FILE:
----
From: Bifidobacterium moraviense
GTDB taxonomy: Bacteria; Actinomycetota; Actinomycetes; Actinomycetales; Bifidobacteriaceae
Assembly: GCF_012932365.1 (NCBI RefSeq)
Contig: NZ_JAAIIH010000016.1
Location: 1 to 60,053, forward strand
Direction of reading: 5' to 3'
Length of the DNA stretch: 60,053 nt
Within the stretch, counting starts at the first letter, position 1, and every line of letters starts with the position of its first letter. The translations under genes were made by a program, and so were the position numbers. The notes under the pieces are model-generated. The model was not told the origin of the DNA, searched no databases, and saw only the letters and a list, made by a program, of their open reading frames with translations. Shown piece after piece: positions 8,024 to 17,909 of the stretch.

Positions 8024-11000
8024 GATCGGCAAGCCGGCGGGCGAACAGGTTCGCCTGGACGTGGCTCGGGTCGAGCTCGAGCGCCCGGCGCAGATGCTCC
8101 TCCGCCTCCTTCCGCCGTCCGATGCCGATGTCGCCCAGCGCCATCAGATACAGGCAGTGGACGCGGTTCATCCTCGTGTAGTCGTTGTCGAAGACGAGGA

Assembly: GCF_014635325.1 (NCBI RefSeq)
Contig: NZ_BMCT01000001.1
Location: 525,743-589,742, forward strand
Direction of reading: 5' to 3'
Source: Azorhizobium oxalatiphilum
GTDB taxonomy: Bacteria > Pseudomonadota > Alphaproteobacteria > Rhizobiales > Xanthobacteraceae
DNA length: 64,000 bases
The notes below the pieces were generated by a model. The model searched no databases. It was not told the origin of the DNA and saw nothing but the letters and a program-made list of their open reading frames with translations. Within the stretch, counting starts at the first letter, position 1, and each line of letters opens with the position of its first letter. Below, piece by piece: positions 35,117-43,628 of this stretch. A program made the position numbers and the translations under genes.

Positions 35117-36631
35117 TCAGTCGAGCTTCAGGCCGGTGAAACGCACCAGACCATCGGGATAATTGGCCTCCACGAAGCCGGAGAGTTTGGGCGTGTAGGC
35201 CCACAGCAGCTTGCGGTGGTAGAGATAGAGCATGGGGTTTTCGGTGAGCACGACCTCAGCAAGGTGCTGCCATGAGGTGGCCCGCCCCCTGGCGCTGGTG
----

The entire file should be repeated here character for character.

From: Bifidobacterium moraviense
GTDB taxonomy: Bacteria; Actinomycetota; Actinomycetes; Actinomycetales; Bifidobacteriaceae
Assembly: GCF_012932365.1 (NCBI RefSeq)
Contig: NZ_JAAIIH010000016.1
Location: 1 to 60,053, forward strand
Direction of reading: 5' to 3'
Length of the DNA stretch: 60,053 nt
Within the stretch, counting starts at the first letter, position 1, and every line of letters starts with the position of its first letter. The translations under genes were made by a program, and so were the position numbers. The notes under the pieces are model-generated. The model was not told the origin of the DNA, searched no databases, and saw only the letters and a list, made by a program, of their open reading frames with translations. Shown piece after piece: positions 8,024 to 17,909 of the stretch.

Positions 8024-11000
8024 GATCGGCAAGCCGGCGGGCGAACAGGTTCGCCTGGACGTGGCTCGGGTCGAGCTCGAGCGCCCGGCGCAGATGCTCC
8101 TCCGCCTCCTTCCGCCGTCCGATGCCGATGTCGCCCAGCGCCATCAGATACAGGCAGTGGACGCGGTTCATCCTCGTGTAGTCGTTGTCGAAGACGAGGA

Assembly: GCF_014635325.1 (NCBI RefSeq)
Contig: NZ_BMCT01000001.1
Location: 525,743-589,742, forward strand
Direction of reading: 5' to 3'
Source: Azorhizobium oxalatiphilum
GTDB taxonomy: Bacteria > Pseudomonadota > Alphaproteobacteria > Rhizobiales > Xanthobacteraceae
DNA length: 64,000 bases
The notes below the pieces were generated by a model. The model searched no databases. It was not told the origin of the DNA and saw nothing but the letters and a program-made list of their open reading frames with translations. Within the stretch, counting starts at the first letter, position 1, and each line of letters opens with the position of its first letter. Below, piece by piece: positions 35,117-43,628 of this stretch. A program made the position numbers and the translations under genes.

Positions 35117-36631
35117 TCAGTCGAGCTTCAGGCCGGTGAAACGCACCAGACCATCGGGATAATTGGCCTCCACGAAGCCGGAGAGTTTGGGCGTGTAGGC
35201 CCACAGCAGCTTGCGGTGGTAGAGATAGAGCATGGGGTTTTCGGTGAGCACGACCTCAGCAAGGTGCTGCCATGAGGTGGCCCGCCCCCTGGCGCTGGTG